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Flower Market to Chinatown Map

Guide Name: Flower Market to Chinatown
Guide Location: Thailand » Bangkok (See other walking tours in Bangkok)
Guide Type: Self-guided Walking Tour (Sightseeing)
# of Attractions: 5
Tour Duration: 1 Hour(s)
Travel Distance: 2.3 Km or 1.4 Miles
Author: valery
Sight(s) Featured in This Guide:
  • Pak Khlong Talat (Flower Market)
  • Old Siam Plaza
  • Phahurat Market – Little India
  • Talat Kao Market
  • Yaowarat Road
Pak Khlong Talat (Flower Market)

1) Pak Khlong Talat (Flower Market)

The delightful riverside market of Pak Khlong Talat is a primary place for buying flowers in Bangkok and a "place of symbolic value" to the locals. Other than flowers here you can also find plenty of fruit and vegetables, plus herbs and spices in innumerable varieties and quantities. Open 24 hours a day, Pak Khlong Talat is particularly busy before dawn, when boats and trucks laden with the extensive produce selection arrive from various parts of the country – especially flowers, brought from the areas with cooler temperatures needed for flower growing.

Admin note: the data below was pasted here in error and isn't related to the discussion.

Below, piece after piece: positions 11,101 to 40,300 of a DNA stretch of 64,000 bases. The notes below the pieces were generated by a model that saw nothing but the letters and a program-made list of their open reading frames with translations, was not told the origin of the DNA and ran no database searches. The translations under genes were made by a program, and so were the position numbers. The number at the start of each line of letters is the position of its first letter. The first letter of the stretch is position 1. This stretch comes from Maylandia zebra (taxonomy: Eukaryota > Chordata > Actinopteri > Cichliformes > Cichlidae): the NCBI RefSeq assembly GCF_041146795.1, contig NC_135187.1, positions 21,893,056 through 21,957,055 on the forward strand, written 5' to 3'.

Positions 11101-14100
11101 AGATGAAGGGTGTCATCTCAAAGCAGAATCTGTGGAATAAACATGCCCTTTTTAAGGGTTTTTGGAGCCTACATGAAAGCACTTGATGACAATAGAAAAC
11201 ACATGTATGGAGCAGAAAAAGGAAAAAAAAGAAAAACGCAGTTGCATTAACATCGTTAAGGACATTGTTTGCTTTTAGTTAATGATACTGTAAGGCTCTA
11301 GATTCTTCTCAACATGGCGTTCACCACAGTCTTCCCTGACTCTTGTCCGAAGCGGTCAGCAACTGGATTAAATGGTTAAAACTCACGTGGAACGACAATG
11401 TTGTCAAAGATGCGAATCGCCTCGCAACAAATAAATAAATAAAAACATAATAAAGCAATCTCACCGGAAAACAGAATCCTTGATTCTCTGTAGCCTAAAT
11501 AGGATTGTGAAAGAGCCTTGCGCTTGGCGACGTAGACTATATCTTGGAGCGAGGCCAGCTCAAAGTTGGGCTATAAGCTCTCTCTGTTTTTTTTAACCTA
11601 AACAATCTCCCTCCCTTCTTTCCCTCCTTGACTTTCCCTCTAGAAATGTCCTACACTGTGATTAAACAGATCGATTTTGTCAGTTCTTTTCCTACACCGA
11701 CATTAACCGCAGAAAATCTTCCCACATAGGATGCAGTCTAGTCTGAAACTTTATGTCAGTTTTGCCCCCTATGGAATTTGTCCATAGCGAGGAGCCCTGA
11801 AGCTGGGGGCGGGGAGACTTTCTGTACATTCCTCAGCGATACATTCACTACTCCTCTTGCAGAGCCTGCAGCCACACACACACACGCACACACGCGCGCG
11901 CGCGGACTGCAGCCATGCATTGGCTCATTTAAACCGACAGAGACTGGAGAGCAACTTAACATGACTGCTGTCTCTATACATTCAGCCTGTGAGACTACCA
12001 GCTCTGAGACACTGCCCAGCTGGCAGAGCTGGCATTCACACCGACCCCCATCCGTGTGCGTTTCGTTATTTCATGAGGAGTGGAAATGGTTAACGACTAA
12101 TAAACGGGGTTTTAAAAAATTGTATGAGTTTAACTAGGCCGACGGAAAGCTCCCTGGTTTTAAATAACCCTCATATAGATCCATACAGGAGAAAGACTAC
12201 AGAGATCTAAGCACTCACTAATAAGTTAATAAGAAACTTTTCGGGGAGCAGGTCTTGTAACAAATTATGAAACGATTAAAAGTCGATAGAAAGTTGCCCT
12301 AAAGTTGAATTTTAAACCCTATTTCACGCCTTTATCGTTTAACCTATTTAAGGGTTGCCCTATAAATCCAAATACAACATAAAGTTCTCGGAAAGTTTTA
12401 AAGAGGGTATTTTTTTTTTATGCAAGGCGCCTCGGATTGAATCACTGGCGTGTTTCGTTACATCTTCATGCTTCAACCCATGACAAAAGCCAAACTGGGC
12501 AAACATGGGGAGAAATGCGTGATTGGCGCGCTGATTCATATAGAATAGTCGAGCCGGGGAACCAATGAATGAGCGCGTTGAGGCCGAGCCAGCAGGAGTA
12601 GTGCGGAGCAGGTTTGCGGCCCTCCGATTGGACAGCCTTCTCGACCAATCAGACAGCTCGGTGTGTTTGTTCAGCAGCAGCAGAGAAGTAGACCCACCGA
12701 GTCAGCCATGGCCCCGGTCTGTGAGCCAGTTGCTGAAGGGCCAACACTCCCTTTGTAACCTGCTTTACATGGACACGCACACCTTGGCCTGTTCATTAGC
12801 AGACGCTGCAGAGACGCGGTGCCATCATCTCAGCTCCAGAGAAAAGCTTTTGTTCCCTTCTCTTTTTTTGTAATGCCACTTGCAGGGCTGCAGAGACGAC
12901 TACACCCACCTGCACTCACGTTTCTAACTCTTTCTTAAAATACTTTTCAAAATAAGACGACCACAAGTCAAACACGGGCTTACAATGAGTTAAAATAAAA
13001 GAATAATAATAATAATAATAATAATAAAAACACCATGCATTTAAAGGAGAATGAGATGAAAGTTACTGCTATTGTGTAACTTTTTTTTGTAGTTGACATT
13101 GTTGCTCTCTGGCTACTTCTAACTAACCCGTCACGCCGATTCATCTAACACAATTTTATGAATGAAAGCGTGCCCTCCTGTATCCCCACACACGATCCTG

Initially, back in the early 19th century, this site on the outskirts of Bangkok was a floating market, which was then turned into a fish market. Eventually, it was converted to today's produce market, which has existed for over 60 years. At some point, the market's focus shifted from produce to flowers and everything related to that.

Although documented in numerous guidebooks, the Pak Khlong Talat market still sees very few foreign tourists, which is a shame, considering this is a wonderful place to stroll around and find every imaginable flower under the sun up for sale at extraordinarily low prices. Also, if you crave afternoon tea, you'll find it here – right in the middle of the market – which is a class in its own right! There are heaps of places to eat and explore in the streets surrounding the market as well. Sometimes, however, the stench of the streets overpowers the amazing scents of the flowers, which may be somewhat disappointing. Still, do come here to enjoy pretty flowers in their variety and, perhaps, take some truly great close-up photos. Stallholders are only too willing to talk and let you take the shots.